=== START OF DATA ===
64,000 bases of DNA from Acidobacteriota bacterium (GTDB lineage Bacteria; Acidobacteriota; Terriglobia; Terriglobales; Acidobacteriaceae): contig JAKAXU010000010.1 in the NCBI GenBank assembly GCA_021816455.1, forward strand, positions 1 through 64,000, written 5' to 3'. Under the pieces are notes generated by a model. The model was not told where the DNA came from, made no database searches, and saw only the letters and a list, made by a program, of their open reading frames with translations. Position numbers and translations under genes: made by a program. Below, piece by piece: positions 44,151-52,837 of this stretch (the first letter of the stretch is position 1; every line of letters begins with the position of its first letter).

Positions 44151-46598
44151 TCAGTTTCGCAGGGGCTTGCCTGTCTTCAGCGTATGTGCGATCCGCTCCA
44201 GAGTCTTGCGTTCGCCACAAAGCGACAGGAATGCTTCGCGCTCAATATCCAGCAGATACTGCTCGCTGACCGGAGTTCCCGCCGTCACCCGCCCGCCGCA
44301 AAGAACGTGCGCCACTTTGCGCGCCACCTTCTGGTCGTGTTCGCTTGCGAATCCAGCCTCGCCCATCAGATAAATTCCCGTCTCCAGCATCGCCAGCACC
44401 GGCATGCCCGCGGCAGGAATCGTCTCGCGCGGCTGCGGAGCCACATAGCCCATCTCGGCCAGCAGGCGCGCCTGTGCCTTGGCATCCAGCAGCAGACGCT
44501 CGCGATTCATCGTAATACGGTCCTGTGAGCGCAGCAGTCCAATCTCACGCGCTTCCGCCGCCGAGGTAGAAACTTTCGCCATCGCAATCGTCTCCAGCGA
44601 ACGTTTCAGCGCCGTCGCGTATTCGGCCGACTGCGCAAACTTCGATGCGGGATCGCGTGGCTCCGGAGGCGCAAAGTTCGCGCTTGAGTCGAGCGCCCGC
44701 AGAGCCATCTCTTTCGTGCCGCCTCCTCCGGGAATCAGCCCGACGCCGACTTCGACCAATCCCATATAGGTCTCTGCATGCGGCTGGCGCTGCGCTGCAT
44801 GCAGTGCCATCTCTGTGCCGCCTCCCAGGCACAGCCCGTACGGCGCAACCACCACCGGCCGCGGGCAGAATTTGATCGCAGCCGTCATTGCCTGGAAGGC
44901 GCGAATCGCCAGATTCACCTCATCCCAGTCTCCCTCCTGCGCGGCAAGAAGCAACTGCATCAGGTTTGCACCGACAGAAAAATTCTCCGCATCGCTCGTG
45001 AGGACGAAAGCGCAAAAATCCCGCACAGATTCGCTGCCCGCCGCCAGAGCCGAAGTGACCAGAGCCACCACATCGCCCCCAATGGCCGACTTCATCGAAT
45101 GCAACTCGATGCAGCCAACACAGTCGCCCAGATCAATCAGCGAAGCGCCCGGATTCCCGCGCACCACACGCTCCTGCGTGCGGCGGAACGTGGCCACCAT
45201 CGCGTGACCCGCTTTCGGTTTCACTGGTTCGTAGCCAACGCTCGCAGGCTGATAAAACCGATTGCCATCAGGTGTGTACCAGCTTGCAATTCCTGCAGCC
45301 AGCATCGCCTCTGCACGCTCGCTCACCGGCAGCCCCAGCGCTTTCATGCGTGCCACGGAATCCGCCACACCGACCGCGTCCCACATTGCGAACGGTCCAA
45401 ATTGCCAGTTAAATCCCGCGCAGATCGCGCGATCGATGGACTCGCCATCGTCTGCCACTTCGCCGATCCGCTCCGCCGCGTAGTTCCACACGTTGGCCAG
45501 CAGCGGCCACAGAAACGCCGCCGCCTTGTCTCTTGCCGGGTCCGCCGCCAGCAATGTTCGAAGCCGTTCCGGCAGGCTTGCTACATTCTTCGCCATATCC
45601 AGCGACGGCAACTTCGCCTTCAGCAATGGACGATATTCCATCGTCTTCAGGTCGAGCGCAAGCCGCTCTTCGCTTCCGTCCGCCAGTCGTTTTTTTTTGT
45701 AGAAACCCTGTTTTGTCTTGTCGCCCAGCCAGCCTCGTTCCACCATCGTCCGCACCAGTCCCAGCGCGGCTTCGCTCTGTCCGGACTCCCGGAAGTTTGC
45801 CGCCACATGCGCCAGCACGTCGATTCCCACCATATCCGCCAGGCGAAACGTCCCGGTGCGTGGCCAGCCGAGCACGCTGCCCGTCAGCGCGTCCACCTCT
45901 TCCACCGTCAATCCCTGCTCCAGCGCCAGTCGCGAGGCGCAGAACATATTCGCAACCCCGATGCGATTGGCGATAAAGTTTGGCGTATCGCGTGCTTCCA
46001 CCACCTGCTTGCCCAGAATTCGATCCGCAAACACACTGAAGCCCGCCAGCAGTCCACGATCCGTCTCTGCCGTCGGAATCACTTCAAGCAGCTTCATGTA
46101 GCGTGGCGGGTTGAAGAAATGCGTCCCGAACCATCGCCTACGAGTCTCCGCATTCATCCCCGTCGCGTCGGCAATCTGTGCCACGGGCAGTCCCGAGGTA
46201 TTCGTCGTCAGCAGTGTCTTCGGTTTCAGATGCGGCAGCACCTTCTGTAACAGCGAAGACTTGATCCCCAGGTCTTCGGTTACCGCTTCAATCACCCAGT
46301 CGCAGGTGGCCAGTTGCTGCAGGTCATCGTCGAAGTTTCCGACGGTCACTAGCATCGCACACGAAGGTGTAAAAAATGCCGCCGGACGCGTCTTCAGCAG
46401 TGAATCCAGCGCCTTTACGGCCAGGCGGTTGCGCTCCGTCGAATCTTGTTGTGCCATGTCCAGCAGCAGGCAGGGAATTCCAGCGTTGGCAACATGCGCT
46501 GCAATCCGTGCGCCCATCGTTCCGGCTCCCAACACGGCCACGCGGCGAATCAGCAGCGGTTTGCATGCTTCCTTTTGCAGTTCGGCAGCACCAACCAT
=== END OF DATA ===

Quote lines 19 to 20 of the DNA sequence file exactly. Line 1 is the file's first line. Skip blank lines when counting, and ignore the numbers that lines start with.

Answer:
45701 AGAAACCCTGTTTTGTCTTGTCGCCCAGCCAGCCTCGTTCCACCATCGTCCGCACCAGTCCCAGCGCGGCTTCGCTCTGTCCGGACTCCCGGAAGTTTGC
45801 CGCCACATGCGCCAGCACGTCGATTCCCACCATATCCGCCAGGCGAAACGTCCCGGTGCGTGGCCAGCCGAGCACGCTGCCCGTCAGCGCGTCCACCTCT